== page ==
“Ashutosh Virmani is a brazen racist and his statement supports what we already know of the billion dollar abortion industry – black babies are targeted because they are seen as poor, worthless and maybe even ‘ugly,’” Day Gardner, president of the National Black Pro-Life Union, told LifeSiteNews.com.

Abortion claims a disproportionate number of minorities – something Planned Parenthood founder Margaret Sanger intended.

Sanger – a supporter of racial eugenics who once addressed the Ku Klux Klan – launched the Negro Project in the 1930s, which “hired – and I think that’s a key word there – charismatic leaders and ministers and community leaders, those people who they knew could get the message of death across to their congregations, communities, and neighborhoods,” Gardner told LifeSiteNews.com.

“We don’t have to kill our children to be successful or educated,” she said. “As a matter of fact, our children will make us better.”



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Pro-life group asks: Pray for abortionists who sell baby body parts

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February 11, 2016 (LifeSiteNews) - This Lent, a pro-life group would like you to pray for an abortionist - specifically, an abortionist who facilitates the sale of unborn babies' body parts.

The Pro-Life Action League is asking for people to pray for three people in particular throughout the 40 days of Lent. All three were caught on video by the Center for Medical Progress.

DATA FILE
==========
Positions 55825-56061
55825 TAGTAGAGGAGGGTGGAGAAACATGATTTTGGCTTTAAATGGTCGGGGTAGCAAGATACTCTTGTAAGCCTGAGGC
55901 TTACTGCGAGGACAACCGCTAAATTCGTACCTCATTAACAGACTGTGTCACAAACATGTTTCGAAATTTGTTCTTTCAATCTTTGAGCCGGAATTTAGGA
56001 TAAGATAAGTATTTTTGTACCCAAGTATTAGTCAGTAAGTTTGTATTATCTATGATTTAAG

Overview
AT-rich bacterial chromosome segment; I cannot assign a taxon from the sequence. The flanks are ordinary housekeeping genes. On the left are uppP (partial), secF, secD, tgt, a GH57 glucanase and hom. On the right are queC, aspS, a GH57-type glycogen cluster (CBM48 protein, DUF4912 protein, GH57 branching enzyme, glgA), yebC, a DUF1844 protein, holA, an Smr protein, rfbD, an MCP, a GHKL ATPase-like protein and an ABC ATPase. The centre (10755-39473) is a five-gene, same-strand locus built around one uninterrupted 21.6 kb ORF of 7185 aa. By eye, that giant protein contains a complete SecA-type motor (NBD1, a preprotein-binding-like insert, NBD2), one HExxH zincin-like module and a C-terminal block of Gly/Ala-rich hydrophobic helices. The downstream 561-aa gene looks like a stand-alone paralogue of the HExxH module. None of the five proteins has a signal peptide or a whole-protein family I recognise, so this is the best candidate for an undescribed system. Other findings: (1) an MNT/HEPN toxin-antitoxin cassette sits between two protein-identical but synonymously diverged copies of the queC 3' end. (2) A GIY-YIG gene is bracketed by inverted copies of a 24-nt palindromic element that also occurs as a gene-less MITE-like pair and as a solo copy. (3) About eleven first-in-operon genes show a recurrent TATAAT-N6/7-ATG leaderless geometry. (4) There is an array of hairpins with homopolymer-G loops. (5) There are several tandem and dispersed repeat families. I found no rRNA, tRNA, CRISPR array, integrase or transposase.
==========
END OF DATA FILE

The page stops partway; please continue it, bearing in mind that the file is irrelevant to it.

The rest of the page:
Dr. Deborah Nucatola appeared in the first video released last July, sipping red wine and stabbing her salad as she discussed the dismemberment of aborted children, including where to “crush” their bodies for a "less crunchy" technique.

The second is Dr. Mary Gatter, who appeared in the second undercover video, haggling over the prices Planned Parenthood expected to receive for the aborted children's organs and tissue. At one point, she joked that she wants the revenue to pay for “a Lamborghini.”

And the third is Planned Parenthood CEO Cecile Richards, who was also caught in the first video praising Dr. Nucatola.

Despite the shocking evidence uncovered by CMP, Richards has insisted her organization did not receive any profit for what she dubs its "fetal tissue donation program." She apologized only for Dr. Nucatola's "tone." She has since said that Planned Parenthood will not receive any remuneration for babies' body parts.

"These three architects of Planned Parenthood’s baby parts scheme have devoted their lives to the destruction and exploitation of human life in the name of ‘choice,’" said Eric Scheidler, executive director of the Pro-Life Action League. "If we won’t pray for them, who will?”